Senators told troop increase needed

In the face of an increasingly unpopular war, Joint Chiefs of Staff Chairman Adm. Mike Mullen pleaded for patience as he told senators that more U.S. troops likely will be needed to win the war in Afghanistan.

“A properly resourced counterinsurgency [in Afghanistan] probably means more forces,” Mullen told the Senate Armed Services Committee on Tuesday during his confirmation hearing for a second term. Mullen is widely expected to be reconfirmed.

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Mullen’s comments, the most specific to date, are a salvo in what is expected to be an intense national debate as the Obama administration considers how to pursue its strategy in Afghanistan amid increasing dissent from the president’s own party.

A CNN/Opinion Research Corp. survey released Tuesday morning indicates that 39 percent of Americans favor the war in Afghanistan, with 58 percent opposed to the mission.

President Barack Obama’s one-time campaign rival, Sen. John McCain (R-Ariz.), is emerging as one of the most outspoken supporters of sending more ground combat troops to Afghanistan.
McCain, the ranking member of the Senate Armed Services Committee, said on Tuesday that more troops are “vitally needed” and any delay in deploying more could put the American troops who are already there “in danger.”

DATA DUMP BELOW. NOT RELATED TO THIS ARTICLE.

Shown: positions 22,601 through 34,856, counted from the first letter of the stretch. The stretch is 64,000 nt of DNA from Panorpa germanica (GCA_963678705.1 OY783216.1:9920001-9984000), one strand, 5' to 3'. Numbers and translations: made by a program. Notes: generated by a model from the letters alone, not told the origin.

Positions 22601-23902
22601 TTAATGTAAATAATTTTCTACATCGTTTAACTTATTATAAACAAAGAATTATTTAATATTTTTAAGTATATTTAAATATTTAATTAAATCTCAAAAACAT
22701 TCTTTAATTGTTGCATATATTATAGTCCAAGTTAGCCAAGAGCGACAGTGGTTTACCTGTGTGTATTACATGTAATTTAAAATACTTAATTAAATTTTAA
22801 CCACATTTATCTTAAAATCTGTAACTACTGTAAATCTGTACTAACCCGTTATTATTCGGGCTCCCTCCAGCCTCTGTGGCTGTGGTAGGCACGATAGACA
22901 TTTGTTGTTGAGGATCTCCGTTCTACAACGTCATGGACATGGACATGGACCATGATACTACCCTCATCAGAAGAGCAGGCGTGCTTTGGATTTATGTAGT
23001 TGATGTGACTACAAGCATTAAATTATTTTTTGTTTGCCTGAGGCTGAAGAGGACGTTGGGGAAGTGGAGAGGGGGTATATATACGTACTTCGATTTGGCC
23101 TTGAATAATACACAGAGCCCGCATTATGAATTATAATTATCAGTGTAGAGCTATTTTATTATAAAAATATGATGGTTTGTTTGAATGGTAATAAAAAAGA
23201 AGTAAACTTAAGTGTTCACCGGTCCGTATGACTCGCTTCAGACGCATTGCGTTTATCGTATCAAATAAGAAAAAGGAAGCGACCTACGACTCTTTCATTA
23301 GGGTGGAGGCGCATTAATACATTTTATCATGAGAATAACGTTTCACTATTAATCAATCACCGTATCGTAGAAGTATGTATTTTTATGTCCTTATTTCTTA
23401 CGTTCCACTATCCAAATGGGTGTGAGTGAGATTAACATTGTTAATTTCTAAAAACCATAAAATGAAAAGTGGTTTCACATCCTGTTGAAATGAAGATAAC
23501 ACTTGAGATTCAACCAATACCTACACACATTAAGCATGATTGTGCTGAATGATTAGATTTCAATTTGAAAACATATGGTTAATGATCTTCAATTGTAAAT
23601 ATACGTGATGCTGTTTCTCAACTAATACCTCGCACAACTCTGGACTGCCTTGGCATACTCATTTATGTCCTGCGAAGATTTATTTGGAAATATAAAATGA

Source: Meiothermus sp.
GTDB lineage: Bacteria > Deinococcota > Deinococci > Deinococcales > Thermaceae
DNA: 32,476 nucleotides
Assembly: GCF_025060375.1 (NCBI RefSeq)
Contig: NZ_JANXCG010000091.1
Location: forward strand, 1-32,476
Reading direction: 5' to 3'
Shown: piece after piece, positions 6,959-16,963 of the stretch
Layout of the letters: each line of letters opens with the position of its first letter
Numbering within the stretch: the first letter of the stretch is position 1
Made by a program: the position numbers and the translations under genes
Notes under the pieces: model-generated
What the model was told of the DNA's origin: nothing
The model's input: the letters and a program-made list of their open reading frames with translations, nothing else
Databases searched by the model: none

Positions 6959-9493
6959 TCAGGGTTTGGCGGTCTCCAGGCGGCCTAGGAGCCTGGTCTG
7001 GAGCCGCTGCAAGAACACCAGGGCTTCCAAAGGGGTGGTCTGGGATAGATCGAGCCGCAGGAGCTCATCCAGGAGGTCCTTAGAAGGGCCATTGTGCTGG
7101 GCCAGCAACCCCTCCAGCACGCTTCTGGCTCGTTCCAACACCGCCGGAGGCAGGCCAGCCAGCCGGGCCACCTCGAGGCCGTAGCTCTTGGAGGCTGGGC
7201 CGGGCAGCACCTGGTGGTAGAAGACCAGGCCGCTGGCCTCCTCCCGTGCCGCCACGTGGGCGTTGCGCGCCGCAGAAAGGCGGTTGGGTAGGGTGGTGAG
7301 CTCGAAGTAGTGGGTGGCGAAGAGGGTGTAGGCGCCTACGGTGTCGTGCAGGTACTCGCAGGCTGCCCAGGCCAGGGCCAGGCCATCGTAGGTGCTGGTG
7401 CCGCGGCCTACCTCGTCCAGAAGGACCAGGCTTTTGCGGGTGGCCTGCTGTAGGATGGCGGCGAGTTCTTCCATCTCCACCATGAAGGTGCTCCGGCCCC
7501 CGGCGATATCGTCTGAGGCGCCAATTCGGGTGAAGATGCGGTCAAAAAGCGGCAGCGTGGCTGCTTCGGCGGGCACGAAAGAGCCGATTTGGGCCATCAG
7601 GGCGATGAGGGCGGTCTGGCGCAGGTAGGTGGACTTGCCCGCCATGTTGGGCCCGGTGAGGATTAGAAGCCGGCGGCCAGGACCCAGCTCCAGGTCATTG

Mullen said that military leaders have not yet recommended to Obama that more troops be sent. And he has not elaborated on what number of additional troops would be recommended to the president.
The senior U.S. and NATO commander in Afghanistan, Gen. Stanley McChrystal, is expected to ask for additional troops.

“I do believe that having heard his views and having great confidence in his leadership, a properly resourced counterinsurgency probably means more forces, and without question, more time and more commitment to the protection of the Afghanistan people and to the development of good governance,” Mullen told senators on Tuesday.

As part of a new Afghanistan strategy introduced by Obama in March, about 21,000 new U.S. troops are making or have made their way to Afghanistan.

The United States has 62,000 troops in Afghanistan. That number is expected increase to 68,000 by the end of the year.

But Mullen indicated those troop numbers will not be enough.

“It is very clear to me we will need more resources to execute the president’s strategy from the end of March,” Mullen said. “We’re very badly under-resourced in Afghanistan” for about three to four years, Mullen added.

Mullen asked senators for time and patience to turn around a war that will enter its ninth year this fall.

“We will need resources matched to the strategy, civilian expertise matched to military capabilities, and the continued support of the American people,” Mullen said. He indicated that the U.S. and NATO forces are on “the defensive” in Afghanistan.

Armed Services Committee Chairman Carl Levin (D-Mich.) is pressing the administration to send in more trainers to help grow the Afghan security forces, rather than send in more ground combat troops.